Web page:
Australia's pay dispute July 15, 2017

CA-ACA talks bring MoU closer 


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What is the Cricket Australia-ACA pay dispute about?

Two days of extensive talks have broken down barriers of rhetoric and transparency between Cricket Australia and the Australian Cricketers Association, but the signing of a new MoU remains elusive.

As more than 230 of the nation's professional cricketers enter a third week of unemployment, the two parties are set to resume negotiations on Monday after a week in which they were at least able to communicate their positions, needs and options for flexibility to each other.

CA's long-time chief executive James Sutherland and his ACA counterpart Alistair Nicholson have been central to discussions following their lengthy one-on-one meeting on Tuesday. Their presence has brought a more pragmatic tone to talks that had previously been far less flexible and cordial.

Rather than ending a two-decade era of revenue sharing agreements between CA and the players, discussions are believed to have reverted to issues of cricket's rising cost base and the players' willingness to reduce their revenue percentage and narrow its definition to suit their shared interests with the board.

At the same time, CA's desire for strategic investments - such as expanding their digital arm and building grassroots facilities - without ceding a portion of their cost to the players has also been tackled. The players are believed to be open to excluding such areas from their revenue percentage, provided CA can outline what they are and for how long they must be exempt.

Another discussion now unfolding is the financial relationship between CA and the ACA. After the board expressed a desire to cease direct funding of the association, the ACA set up a commercial arm called the Cricketers Brand to sell rights to the players' intellectual property. It now appears likely that most of these rights will revert to CA for a fee that will in turn help fund the ACA but be much more closely linked to IP rights rather than simply being a catch-all grant.

While the improved dialogue marks a turning point in the pay war, time is short for the two parties to come to a formal agreement given all the time wasted in a public slanging match. The game's current and prospective commercial partners in particular are impatient for a resolution to end the standoff.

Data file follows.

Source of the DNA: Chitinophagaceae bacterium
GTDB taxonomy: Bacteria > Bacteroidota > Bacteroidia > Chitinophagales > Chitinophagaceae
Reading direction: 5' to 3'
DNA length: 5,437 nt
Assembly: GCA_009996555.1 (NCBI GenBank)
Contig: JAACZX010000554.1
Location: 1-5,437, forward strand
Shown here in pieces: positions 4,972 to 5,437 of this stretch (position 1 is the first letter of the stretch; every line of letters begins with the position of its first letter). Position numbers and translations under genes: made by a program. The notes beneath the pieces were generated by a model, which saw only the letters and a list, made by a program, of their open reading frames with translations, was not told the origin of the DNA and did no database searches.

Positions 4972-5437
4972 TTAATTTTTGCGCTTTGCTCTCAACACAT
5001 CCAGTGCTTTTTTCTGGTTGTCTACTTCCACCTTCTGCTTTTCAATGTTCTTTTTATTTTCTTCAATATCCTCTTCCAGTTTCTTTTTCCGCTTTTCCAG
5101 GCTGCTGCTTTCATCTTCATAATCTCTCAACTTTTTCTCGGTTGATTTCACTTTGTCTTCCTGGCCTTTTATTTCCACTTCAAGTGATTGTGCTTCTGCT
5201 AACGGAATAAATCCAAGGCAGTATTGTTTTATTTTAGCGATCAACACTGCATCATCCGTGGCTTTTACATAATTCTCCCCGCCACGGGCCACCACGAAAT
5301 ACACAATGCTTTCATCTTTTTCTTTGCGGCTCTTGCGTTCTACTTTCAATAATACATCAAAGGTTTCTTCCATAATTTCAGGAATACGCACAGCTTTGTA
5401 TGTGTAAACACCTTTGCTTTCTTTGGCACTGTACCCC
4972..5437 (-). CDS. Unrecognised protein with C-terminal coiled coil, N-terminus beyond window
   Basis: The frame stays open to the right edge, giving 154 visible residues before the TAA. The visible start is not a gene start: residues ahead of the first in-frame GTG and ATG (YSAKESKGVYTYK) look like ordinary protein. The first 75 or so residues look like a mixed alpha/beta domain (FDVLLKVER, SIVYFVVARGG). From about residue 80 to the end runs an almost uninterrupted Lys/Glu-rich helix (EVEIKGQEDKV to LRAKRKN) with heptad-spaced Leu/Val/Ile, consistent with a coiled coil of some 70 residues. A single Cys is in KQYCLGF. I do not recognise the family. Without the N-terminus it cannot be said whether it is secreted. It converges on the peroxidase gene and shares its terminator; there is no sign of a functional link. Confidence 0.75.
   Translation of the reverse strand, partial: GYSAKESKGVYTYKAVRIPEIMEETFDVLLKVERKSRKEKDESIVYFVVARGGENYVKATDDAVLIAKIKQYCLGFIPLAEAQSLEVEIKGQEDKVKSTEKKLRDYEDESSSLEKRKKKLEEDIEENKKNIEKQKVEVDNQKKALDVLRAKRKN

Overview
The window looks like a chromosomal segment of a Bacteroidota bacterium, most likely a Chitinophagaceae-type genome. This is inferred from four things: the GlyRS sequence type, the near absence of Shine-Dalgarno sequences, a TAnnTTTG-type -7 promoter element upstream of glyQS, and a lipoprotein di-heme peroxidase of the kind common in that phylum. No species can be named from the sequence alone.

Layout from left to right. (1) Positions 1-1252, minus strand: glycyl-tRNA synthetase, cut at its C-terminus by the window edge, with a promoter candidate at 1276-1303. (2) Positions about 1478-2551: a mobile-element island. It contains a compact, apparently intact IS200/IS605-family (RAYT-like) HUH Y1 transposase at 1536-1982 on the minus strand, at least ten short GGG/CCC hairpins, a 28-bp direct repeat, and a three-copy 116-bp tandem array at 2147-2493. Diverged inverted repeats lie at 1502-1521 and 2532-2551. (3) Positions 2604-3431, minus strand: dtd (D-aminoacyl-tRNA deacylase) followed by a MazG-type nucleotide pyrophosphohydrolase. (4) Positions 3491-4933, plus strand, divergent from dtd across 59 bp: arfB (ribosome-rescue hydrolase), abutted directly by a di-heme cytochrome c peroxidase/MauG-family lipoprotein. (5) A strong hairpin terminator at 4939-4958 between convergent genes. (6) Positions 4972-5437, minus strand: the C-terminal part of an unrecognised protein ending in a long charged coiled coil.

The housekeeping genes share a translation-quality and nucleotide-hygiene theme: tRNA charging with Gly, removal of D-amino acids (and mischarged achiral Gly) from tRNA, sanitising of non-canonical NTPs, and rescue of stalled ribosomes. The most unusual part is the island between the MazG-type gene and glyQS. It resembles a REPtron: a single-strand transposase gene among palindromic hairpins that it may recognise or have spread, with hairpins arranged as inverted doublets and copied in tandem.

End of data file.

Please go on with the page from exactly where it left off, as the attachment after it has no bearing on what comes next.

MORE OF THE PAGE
Apart from Sutherland's increased involvement, the back channel work of the player manager and ACA executive member Neil Maxwell has also been significant. As a former New South Wales seam bowler in the 1990s, Maxwell has been able to draw on relationships with the likes of his former teammates Mark Taylor and Kevin Roberts to help promote greater understanding between the parties. 

One of the key areas where this was required was how much the ACA was prepared to move away from the model used in the 2012 MoU, which gave the players 24.5-27% of Australian Cricket Revenue depending on the performance of the national team. 

In the words of Australia's captain Steven Smith: "Through the ACA we are willing to make important changes to modernise the existing model for the good of the game. We are and have always been willing to make those changes. Changes for how the model can be adapted for the even greater benefit of grass roots cricket, which is after all where we all started."

Nicholson and Sutherland, meanwhile, have been able to bring their financial expertise to the table.

"The increased involvement of CA CEO James Sutherland has been pleasing," Nicholson said. "A better understanding has been established on both parties' positions."

CA declined to comment.

Daniel Brettig is an assistant editor at ESPNcricinfo. @danbrettig

Comments have now been closed for this article

  • Philip on July 20, 2017, 0:55 GMT

    It seems to me that ALL the poor cricketing decisions by our officials in the past few years seems to coincide with the appointment of James Sutherland. PC gobbledegook does not sit well with the cricket public. Not only this dispute,but the wrist slapping over serious offences committed by players,etc etc. Perhaps if he pulls the pin we can all move forward.

  • Prem on July 17, 2017, 2:26 GMT